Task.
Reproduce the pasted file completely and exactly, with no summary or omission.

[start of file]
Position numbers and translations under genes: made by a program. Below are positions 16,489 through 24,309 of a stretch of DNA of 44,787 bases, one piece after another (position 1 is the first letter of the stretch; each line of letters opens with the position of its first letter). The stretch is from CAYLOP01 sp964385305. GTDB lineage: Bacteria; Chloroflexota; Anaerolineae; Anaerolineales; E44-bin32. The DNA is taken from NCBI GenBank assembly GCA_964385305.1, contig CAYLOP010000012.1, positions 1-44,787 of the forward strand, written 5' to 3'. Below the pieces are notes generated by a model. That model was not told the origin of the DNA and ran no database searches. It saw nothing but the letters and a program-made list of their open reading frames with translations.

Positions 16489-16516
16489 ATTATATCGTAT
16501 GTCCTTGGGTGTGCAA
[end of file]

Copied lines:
Position numbers and translations under genes: made by a program. Below are positions 16,489 through 24,309 of a stretch of DNA of 44,787 bases, one piece after another (position 1 is the first letter of the stretch; each line of letters opens with the position of its first letter). The stretch is from CAYLOP01 sp964385305. GTDB lineage: Bacteria; Chloroflexota; Anaerolineae; Anaerolineales; E44-bin32. The DNA is taken from NCBI GenBank assembly GCA_964385305.1, contig CAYLOP010000012.1, positions 1-44,787 of the forward strand, written 5' to 3'. Below the pieces are notes generated by a model. That model was not told the origin of the DNA and ran no database searches. It saw nothing but the letters and a program-made list of their open reading frames with translations.

Positions 16489-16516
16489 ATTATATCGTAT
16501 GTCCTTGGGTGTGCAA